A philosopher and mystic argues for rational thought and what he called reverence for life. "I am in complete disagreement with the spirit of our age, because it is filled with contempt for thought." The primary issue of philosophy was to achieve an active ethic, a realistic confrontation with reality. His active ethic was to serve the poor and the sick in West Africa.

"Rational thought boils over into mystical thought. Mysticism is knowledge of the infinite. Mysticism is not the flower on the p
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Val
Apr 09, 2012 Val rated it it was ok
Shelves: biography
Love, love, love Albert and all his wonderful accomplishments, however, this particular book didn't make the grade for me. His command of English prose cannot be denied, but I was hoping for highlights and insights rather than tedious description of reminiscence and recollections, whole paragraphs of which a good editor would have tossed out today. For example, pages of painstaking description of his Hebrew studies finally got to the point which was why he persevered in these studies and its eff ...more
Erik Graff
Feb 05, 2012 Erik Graff rated it really liked it  ·  review of another edition
Recommends it for: everyone
Recommended to Erik by: Einar & Anne-Lise Graff
Shelves: biography
Self-actualizers, particularly young ones, take note: Albert Schweitzer had degrees in musicology, philosophy, theology and medicine, practicing throughout his life as both an organist and as a physician--mostly as a medical missionary, his musical performances and many publications supporting his aid work. Beyond this he was both a peace and environmental activist. Polylingual, he did charitable fundraising and political work throughout much of the world and throughout virtually all of his life ...more
Sean Howard
May 18, 2009 Sean Howard rated it really liked it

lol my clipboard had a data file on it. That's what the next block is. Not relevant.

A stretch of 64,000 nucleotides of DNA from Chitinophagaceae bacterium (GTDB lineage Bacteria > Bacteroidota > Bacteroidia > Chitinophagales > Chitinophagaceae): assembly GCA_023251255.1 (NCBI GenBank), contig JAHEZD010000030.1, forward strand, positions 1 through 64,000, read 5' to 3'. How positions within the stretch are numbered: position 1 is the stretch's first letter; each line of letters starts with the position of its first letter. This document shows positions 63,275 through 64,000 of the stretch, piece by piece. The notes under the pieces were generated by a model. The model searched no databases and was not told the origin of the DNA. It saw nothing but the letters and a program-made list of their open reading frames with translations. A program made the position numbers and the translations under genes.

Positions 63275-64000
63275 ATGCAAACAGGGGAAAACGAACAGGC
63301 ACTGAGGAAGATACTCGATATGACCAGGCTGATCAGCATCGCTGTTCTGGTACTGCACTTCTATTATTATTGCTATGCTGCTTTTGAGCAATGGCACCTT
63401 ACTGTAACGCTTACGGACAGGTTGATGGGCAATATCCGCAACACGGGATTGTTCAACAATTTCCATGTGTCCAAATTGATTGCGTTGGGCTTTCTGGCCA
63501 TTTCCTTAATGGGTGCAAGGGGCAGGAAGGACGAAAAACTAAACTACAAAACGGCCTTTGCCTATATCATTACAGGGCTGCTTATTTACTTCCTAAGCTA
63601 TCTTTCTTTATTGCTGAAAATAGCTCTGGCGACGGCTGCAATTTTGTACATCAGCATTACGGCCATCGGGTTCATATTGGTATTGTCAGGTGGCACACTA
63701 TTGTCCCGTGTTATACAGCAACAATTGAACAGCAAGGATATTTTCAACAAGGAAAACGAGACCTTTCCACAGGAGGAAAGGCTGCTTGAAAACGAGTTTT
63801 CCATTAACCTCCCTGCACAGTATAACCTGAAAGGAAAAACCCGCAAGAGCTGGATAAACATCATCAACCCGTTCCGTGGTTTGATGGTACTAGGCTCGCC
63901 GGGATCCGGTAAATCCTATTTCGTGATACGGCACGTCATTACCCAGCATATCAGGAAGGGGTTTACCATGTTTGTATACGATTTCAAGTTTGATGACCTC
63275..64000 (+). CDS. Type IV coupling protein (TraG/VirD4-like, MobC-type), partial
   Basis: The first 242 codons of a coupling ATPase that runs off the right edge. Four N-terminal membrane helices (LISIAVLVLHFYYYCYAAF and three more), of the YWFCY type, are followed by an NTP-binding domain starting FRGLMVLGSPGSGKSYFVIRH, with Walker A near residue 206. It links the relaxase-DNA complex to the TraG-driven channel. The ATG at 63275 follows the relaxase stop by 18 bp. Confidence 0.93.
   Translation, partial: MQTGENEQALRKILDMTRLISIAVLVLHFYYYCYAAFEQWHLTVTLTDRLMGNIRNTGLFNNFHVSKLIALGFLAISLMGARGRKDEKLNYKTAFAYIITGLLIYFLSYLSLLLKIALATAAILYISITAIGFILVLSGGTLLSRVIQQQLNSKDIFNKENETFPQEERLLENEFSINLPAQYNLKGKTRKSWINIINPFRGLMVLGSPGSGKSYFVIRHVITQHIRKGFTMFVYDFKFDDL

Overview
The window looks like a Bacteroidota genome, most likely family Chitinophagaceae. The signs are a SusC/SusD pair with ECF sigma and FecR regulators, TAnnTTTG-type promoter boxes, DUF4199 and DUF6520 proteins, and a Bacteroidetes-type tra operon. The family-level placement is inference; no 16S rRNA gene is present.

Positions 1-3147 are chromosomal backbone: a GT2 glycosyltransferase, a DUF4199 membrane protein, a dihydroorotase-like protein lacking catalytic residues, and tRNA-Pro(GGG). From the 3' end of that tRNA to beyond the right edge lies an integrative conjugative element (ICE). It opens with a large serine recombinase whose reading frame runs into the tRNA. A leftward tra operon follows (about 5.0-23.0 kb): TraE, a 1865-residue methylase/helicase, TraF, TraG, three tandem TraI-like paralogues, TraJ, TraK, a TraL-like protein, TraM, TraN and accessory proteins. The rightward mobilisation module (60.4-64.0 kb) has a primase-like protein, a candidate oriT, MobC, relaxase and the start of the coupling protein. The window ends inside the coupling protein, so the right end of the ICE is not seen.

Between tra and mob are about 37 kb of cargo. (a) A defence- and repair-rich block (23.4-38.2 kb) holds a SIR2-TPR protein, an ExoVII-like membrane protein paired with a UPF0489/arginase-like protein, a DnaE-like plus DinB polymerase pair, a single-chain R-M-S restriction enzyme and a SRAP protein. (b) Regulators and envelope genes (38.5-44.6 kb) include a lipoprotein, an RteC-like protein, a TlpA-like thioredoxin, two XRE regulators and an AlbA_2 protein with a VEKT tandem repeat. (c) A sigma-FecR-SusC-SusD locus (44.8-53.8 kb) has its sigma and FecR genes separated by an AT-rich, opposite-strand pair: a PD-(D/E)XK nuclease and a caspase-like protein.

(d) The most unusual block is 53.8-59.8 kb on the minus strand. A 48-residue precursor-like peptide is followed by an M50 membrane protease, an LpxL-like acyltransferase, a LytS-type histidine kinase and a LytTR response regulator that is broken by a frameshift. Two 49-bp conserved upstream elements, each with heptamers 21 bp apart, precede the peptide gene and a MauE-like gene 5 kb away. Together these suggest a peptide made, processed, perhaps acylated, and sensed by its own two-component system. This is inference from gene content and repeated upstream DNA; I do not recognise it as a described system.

This book was part of an exercise a friend gave me. He had me take my Myers-Briggs and then to search for famous people with the same final profile.

What grew on me as I read this book was a realization that the traits I most downplay in myself were actually Albert's greatest strengths. He even spoke openly of them. Which made me realize they are my greatest strengths as well.

And I fell in love with his yearning to not only be in service but to redefine civilization to unite ethics with a real vi
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Spencer
Jul 13, 2015 Spencer rated it liked it
Certainly an interesting guy with lots of fingers in different pies. Probably better as a philanthropist than a philosopher. He certainly seems to know his way around an organ.
Craig Robertson
Jan 15, 2013 Craig Robertson rated it liked it
Well worth reading. Schweitzer is a commanding character of the early 20th century, an humanitarian of the highest class. The book reveals may personal insights and glimpses into his soul. We read of a pious missionary, a dedicated physician, and a staunch anti-war advocate. We also glimpse his mania and his religious zeal. Much can be learned from an excellent man such as Schweitzer and hearing it in his own voice is a precious gift. The book is definitely dated in its style and he does writing ...more
John
Jul 06, 2012 John rated it really liked it  ·  review of another edition
I read this book when a freshman at the University of South Florida in 1960. About the only thing I remember is the phrase “Reverence for Life.” This time I realized our much fuller of ideas and experience this book contains. Whether one is religious or not Schweitzer impresses me with his thought and the process he goes through in developing his ideas. Most impressive are his many accomplishments during these early years, ranging from his religious, philosophical, music to his medical studies.
Les Wolf
Feb 14, 2013 Les Wolf rated it it was amazing